When newcomers walk into the Olde Bryan Inn, the first thing they do is look up at the ceiling.
“Wow! What’s that? People are amazed,” says general manager Jason Lynch.
A gleaming army of pewter beer mugs, about 250 of them, hang in neat rows above the bar. And that’s just a fraction of the troops.
Nearly 500 more are stored upstairs in the popular Saratoga Springs restaurant.
Each tankard belongs to a member of the Olde Bryan Inn’s Mug Club, an exclusive group of tipplers who often socialize over stouts, lagers and ales.
In recent years, since the craft beer movement got hopping, mug clubs have been showing up across the land.
In Saratoga Springs, The Saratoga City Tavern and The Local Pub and Teahouse have mug clubs. Wolff’s Biergarten, with pubs in Schenectady, Troy, Albany and Syracuse, has them too.
But at the Olde Bryan, the Mug Club isn’t a trend, it’s a tradition that dates back to 1979.
In the 1970s, Dave Powers was driving on Maple Avenue and saw a for-sale sign in front of the Federal-style, two-story stone home. The house was built in the early 1800s on a site where a crude log cabin was built in 1773.
Powers, a self-described “history nut,” and his business partner, Joe Wilkinson, paid $75,000 for the building, which was a former inn in the horse-and-buggy days, and after extensive remodeling, turned it into a tavern. In 1981, Steve Sullivan joined the partnership and today Powers and Sullivan remain as co-owners.
“We bought a lot of stuff from the old Skidmore campus,” Powers recalls, including some old faculty mailboxes, which they hung on a wall near the bar.
‘Just caught on’
The Mug Club was born was someone suggested selling the 72 boxes as spaces where regular beer drinkers could store their own private glasses.
“We were open one month, and they were full. It just caught on,” says Powers.
Nearly 40 years later, those boxes are still coveted by Mug Club members.
“That’s the holy grail,” he says.
The current members may drink from their mug for a lifetime, as mugs are only removed when someone dies.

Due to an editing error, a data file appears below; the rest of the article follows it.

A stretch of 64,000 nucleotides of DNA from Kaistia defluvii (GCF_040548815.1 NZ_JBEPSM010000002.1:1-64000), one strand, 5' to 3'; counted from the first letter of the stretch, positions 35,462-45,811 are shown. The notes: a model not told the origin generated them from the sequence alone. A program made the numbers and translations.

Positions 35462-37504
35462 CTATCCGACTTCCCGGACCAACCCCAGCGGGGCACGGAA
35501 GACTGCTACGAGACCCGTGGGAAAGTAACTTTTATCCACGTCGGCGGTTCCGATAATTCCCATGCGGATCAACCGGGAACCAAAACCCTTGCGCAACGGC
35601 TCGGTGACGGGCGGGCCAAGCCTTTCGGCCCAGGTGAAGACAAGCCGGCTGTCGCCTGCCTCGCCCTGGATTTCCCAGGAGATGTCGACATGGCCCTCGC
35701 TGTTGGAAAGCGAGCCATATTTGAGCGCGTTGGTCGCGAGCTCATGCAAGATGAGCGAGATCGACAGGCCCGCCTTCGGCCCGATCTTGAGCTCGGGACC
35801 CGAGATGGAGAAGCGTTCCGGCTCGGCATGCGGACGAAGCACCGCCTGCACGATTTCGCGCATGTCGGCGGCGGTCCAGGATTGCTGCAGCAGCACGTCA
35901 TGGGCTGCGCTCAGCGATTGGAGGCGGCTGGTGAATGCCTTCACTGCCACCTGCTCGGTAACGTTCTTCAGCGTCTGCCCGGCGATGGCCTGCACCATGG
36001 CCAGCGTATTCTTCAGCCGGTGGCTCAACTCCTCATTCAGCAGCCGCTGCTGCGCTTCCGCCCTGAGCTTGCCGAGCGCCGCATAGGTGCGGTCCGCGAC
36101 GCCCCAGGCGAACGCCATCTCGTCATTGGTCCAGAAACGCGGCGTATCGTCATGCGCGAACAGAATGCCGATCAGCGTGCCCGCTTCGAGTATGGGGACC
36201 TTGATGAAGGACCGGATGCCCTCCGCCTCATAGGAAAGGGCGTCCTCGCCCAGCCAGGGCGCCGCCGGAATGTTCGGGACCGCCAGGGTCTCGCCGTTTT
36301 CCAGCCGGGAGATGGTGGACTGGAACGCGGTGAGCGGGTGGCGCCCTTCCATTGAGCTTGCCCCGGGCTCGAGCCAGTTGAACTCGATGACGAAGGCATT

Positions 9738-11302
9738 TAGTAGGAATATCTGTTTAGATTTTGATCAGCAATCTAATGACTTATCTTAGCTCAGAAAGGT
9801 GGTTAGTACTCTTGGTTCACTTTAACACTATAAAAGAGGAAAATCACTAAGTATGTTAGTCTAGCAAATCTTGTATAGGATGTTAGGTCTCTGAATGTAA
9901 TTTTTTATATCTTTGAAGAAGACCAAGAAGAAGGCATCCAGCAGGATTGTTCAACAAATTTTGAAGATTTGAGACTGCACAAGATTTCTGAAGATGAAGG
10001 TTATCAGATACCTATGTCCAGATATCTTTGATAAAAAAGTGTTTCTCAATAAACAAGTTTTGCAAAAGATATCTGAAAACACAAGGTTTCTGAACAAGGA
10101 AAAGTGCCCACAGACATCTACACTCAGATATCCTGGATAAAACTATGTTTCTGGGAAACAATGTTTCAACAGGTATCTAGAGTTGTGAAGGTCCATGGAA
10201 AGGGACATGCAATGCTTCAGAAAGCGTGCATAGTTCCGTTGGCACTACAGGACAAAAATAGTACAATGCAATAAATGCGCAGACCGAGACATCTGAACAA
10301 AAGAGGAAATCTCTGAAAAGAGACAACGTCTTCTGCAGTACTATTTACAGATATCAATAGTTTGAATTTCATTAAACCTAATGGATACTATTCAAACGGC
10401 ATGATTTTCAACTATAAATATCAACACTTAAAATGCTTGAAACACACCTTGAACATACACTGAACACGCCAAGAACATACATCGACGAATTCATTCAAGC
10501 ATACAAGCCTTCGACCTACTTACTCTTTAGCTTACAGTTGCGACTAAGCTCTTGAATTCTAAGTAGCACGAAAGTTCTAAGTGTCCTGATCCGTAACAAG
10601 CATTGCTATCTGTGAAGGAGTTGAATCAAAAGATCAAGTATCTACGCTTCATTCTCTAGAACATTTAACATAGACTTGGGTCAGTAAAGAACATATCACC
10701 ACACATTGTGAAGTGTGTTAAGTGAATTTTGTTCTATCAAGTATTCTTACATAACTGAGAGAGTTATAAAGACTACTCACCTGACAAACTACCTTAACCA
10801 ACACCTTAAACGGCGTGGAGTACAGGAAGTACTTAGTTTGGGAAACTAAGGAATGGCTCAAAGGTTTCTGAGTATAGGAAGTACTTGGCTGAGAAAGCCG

“We don’t kick anyone out. We have people who come in and don’t drink beer anymore. They drink water or lemonade,” Lynch says.
Each 16-ounce stein is decorated with an Old Bryan logo and engraved with the member’s name or nickname.
“There are no duplicates,” says Lynch.
If your name is a common one, a number may be tacked on, as in “Walsh 442,” for example.
When a member comes into the bar, his or her mug is located with a computer printout that indicates its position on the ceiling racks or in upstairs storage. Lynch also puts slips of paper into the mugs that ask for information updates.
“These are the frequent users,” he says, pointing to the lineup a few inches above his head.
Mug Club members are “predominantly male, with a decent amount of females,” he says.
“The majority of members are over 50, and the frequent users are under 50, in their 30s and 40s.”
Right now, there’s a waiting list to join, with Lynch promising to add more spaces.
On a recent afternoon, George MacFarlane of Queensbury, a 20-year Mug Club member, sat at a table with his wife, Sylvia.
Sipping an IPA from his special mug, he turned it around to show off his nickname, “The Highlander.”
“I’m a Scotsman,” he explained.
Then MacFarlane proudly pulled a Mug Club membership card from his wallet.
“We’ve been coming here for close to 30 years. We love this place. We’ve met a lot of people.”
Reach Gazette reporter Karen Bjornland at 395-3197, firstname.lastname@example.org or on Twitter @bjorngazette.